“I downloaded a movie and I should be awarded attorney fees.” AKA: The Worst Motion to Quash

Much is said about BitTorrent litigation, but sometimes it takes an honest defendant, or their counsel, to make things perfectly clear. One such exemplar is a recent Motion to Quash filed by counsel in the New Jersey case of Popular Oaks v. John Doe, 2:14-cv-07901.

To quote the motion:

I do not understand why I am being sued. I simply went online to a website that allows people to share files. I downloaded a movie and suddenly I am being sued in federal court for copyright infringement.

 If you do not understand why you are being sued after this statement, you probably also do not understand where babies come from. The motion goes on to complain:

Essentially, Plaintiff’s theory is that someone who downloads movies from the internet, and makes them available to anyone by way of so-called peer-to-peer software (which enable users to exchange files directly between their computers without intermediary services) has violated both the copyright owner’s right to make copies, 17 U.S. C. sec. 106(1), and the distribution right, 17 U.S.C. sec 106(3).

Yes. That is exactly the theory and the law. Thank you for the citations. As for the requested relief this person seeks:

The Court should order the subpoena quashed, vacate the Order Granting Discovery and dismiss the complaint in its entirety because: 1) An undue burden would be placed upon the Defendant, 2) Defendant’s First Amendment rights to free speech (on the Internet) has not been waived, and 3) Plaintiff has failed to allege facts supporting the existence of personal jurisdiction over Defendant. Additionally, Defendant should be awarded a reasonable attorney’s fee for having to file this motion…

The fact that this is a motion by a party (through counsel no less) that verifies they did in fact download the movie (“I downloaded a movie…”) and accurately recites the law that verifies this is a violation, and they still turn around and asks for their attorney fees defies logic. This demonstrates the fundamental disconnect in BitTorrent litigation, namely, those who fight it by and large simply believe they should be allowed to freely steal movies.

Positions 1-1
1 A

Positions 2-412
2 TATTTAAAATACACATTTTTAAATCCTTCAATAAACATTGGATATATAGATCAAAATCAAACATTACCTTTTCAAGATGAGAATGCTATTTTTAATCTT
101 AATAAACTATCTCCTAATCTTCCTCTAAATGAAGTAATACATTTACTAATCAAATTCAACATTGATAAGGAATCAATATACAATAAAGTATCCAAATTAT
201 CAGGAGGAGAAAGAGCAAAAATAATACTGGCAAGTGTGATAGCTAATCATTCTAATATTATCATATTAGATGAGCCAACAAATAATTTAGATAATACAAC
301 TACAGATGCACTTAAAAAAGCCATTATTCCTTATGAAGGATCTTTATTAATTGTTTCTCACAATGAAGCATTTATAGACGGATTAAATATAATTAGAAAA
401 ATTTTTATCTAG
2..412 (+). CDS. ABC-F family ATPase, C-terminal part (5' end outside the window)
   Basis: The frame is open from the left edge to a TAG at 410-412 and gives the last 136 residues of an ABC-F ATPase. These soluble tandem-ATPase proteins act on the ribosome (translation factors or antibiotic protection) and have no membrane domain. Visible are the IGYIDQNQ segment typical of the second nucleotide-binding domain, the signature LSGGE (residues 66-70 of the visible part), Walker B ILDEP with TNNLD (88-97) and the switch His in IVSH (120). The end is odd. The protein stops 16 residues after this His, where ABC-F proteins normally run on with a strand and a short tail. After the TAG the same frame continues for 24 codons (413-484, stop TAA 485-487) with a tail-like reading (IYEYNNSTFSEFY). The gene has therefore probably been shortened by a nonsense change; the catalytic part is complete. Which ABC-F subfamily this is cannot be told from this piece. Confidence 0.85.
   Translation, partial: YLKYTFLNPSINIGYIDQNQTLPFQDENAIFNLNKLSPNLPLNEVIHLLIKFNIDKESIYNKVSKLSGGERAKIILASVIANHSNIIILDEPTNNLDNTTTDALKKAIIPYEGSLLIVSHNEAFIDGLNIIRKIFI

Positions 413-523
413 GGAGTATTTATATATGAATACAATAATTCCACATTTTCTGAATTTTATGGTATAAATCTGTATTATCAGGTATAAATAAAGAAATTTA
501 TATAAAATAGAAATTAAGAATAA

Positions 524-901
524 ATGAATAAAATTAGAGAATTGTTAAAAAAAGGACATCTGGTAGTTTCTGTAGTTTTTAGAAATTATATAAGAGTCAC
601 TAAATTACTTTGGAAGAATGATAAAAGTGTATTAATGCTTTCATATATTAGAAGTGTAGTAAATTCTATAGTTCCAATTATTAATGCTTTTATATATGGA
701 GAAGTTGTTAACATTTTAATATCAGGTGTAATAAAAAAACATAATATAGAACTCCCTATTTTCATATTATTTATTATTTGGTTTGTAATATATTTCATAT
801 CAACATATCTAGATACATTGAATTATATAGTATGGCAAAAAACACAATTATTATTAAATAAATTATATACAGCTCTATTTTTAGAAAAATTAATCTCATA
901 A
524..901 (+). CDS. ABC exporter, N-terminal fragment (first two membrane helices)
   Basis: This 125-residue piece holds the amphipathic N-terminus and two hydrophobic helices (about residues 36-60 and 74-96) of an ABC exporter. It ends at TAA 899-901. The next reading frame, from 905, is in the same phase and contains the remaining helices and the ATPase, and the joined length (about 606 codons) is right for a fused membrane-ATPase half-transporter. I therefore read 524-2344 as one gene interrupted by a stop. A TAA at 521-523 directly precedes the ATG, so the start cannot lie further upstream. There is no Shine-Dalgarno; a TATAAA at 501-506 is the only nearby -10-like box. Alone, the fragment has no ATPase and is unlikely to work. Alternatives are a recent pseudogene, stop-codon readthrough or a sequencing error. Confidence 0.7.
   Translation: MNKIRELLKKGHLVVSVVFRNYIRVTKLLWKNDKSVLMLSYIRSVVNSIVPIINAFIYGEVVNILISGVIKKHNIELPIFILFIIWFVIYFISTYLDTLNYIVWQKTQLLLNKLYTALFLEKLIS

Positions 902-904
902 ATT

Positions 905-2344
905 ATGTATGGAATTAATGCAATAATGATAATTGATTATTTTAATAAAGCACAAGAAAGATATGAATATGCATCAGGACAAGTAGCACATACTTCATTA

The case is Popular Oaks v. John Doe, 2:14-cv-07901 (D. NJ.)

The relevant motion is:14-cv-7901_Doc.6-Worst Motion to Quash

The opposition filed, which explains the problems with this motion in detail is: 2:14-cv-07901_8-Opposition to Worst Motion to Quash

One Thought on ““I downloaded a movie and I should be awarded attorney fees.” AKA: The Worst Motion to Quash

  1. Mocking this crappy motion (hello, malpractice claim!) is like kicking a dead dog, isn’t it, Emilie?

    Especially sad that there is a low hanging fruit waiting to be picked by defendants for this “plaintiff” — the documented fact that Poplar Oaks was voluntarily dissolved in December, then magically “resurrected” in February (it is a big question if reviving of a voluntarily dissolved entity is at all possible). Even if it was formally feasible, the well deserved verdict in the court of public opinion is unanimous: fraud.



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